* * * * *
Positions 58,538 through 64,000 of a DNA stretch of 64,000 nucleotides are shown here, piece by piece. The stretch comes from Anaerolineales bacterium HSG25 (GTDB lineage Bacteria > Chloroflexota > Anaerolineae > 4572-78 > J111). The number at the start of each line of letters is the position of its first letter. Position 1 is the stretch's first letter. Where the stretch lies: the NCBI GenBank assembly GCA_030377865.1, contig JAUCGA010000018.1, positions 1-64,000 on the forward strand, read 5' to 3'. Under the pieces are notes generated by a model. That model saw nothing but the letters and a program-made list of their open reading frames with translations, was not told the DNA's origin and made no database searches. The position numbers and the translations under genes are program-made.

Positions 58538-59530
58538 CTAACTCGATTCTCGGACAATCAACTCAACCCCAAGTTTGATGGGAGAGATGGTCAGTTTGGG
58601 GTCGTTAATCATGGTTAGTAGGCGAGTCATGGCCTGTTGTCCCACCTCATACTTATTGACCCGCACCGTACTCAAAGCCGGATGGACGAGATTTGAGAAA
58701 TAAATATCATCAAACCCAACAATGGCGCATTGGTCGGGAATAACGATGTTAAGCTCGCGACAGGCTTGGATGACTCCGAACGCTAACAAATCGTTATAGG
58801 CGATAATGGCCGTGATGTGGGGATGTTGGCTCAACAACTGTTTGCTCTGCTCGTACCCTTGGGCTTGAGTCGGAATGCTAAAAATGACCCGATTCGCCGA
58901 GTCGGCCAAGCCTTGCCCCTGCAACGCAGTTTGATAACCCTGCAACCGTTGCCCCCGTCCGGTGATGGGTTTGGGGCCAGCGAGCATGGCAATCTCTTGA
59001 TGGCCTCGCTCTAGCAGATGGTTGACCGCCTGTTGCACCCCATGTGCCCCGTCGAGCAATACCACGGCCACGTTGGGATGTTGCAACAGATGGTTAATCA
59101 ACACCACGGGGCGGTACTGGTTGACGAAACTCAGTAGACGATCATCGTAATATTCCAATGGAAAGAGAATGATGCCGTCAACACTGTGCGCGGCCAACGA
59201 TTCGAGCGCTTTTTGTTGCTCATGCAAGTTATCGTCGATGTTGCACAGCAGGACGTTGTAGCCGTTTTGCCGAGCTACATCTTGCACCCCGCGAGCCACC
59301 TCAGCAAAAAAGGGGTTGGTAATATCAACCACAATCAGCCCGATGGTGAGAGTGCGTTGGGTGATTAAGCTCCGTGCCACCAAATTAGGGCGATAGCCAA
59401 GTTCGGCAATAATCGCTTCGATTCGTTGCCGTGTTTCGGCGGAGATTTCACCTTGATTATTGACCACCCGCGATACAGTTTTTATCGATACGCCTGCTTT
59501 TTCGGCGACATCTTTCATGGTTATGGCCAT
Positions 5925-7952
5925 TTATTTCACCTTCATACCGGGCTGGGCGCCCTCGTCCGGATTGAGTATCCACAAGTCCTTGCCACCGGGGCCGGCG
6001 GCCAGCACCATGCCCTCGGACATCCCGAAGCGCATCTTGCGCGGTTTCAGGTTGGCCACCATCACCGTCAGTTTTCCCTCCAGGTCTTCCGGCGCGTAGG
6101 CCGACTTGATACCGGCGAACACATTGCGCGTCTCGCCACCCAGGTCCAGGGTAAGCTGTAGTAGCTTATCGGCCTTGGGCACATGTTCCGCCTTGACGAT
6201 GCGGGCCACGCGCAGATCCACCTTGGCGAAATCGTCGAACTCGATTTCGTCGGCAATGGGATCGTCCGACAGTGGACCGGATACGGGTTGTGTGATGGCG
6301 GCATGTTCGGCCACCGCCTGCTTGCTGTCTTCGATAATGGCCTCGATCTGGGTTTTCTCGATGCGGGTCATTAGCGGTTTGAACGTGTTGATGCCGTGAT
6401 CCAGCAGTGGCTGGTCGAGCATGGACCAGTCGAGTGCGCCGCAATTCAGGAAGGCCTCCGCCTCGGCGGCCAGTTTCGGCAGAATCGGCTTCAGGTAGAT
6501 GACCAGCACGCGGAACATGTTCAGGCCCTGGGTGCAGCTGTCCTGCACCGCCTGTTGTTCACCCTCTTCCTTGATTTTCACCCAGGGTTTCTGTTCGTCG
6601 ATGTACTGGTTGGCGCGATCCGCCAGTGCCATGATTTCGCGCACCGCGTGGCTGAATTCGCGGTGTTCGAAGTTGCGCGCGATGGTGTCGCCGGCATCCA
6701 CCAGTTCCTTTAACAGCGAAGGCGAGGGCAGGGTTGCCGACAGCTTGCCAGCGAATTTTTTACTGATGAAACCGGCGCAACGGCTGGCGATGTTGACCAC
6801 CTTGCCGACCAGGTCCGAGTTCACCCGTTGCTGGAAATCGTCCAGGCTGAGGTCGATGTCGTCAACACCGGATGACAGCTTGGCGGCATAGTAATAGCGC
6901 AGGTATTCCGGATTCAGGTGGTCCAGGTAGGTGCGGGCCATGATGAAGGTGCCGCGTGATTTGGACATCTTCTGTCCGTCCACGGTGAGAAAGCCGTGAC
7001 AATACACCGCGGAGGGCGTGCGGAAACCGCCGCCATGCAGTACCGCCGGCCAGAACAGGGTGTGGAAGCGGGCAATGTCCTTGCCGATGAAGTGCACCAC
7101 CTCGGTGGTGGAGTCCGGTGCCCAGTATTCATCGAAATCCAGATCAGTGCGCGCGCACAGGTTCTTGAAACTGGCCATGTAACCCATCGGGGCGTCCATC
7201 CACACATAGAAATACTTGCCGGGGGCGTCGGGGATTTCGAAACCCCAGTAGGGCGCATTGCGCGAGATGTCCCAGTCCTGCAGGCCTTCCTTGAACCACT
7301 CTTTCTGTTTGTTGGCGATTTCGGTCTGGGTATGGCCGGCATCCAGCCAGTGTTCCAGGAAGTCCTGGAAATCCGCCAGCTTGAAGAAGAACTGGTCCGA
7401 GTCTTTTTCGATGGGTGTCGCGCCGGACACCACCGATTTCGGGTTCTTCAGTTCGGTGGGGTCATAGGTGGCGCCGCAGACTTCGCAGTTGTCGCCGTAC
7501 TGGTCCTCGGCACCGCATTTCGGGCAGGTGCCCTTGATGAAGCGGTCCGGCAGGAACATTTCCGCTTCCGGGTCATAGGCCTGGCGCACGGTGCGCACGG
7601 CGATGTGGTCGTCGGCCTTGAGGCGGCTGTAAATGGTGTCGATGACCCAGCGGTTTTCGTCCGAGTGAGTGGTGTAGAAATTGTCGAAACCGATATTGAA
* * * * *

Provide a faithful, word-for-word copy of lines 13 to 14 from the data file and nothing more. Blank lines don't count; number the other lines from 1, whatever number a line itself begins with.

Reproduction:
59501 TTCGGCGACATCTTTCATGGTTATGGCCAT
Positions 5925-7952